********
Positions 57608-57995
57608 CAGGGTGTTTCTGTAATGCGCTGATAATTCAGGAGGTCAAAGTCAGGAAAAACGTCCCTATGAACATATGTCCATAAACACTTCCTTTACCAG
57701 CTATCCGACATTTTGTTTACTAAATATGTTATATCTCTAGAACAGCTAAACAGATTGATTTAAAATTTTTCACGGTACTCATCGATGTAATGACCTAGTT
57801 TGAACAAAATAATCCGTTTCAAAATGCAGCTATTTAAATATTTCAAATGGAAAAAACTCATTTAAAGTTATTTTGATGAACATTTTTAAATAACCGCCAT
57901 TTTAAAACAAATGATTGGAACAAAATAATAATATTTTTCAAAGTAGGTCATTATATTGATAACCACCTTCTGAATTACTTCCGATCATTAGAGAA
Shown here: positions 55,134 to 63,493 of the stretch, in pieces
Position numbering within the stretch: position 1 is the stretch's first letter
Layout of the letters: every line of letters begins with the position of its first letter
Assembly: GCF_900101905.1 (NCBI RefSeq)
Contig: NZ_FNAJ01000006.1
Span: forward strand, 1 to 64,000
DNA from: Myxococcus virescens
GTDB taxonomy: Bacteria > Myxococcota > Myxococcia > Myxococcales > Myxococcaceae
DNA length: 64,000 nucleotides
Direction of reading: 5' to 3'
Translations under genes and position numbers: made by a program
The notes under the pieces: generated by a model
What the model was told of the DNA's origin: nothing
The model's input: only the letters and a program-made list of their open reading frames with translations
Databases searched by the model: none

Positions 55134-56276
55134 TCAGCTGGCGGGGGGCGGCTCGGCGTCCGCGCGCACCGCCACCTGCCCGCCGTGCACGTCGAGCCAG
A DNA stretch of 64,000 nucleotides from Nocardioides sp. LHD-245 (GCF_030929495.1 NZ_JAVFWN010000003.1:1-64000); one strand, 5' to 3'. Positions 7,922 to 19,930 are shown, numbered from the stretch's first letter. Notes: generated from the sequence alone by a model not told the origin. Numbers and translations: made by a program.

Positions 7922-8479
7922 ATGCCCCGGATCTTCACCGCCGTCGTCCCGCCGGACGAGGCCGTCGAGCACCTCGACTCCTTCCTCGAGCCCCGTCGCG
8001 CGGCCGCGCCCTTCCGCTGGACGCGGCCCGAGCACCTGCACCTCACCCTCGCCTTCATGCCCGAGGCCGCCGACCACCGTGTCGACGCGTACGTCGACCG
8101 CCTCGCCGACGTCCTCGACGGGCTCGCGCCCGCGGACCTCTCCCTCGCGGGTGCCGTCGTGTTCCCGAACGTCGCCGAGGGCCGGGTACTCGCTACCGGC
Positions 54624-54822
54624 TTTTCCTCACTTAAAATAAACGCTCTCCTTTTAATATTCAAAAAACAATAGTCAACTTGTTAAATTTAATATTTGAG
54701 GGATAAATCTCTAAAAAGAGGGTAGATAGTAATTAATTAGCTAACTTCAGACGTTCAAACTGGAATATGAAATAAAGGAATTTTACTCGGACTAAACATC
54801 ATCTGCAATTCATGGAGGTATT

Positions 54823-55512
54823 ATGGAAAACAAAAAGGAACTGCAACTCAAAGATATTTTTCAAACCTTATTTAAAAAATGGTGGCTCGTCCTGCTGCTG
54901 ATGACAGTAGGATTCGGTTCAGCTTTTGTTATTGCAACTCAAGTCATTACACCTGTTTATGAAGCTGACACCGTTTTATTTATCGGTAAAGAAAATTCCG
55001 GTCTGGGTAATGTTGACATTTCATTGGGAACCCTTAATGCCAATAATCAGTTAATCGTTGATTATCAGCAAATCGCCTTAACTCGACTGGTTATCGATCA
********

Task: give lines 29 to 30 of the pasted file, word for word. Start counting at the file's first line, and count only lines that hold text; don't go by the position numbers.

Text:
54624 TTTTCCTCACTTAAAATAAACGCTCTCCTTTTAATATTCAAAAAACAATAGTCAACTTGTTAAATTTAATATTTGAG
54701 GGATAAATCTCTAAAAAGAGGGTAGATAGTAATTAATTAGCTAACTTCAGACGTTCAAACTGGAATATGAAATAAAGGAATTTTACTCGGACTAAACATC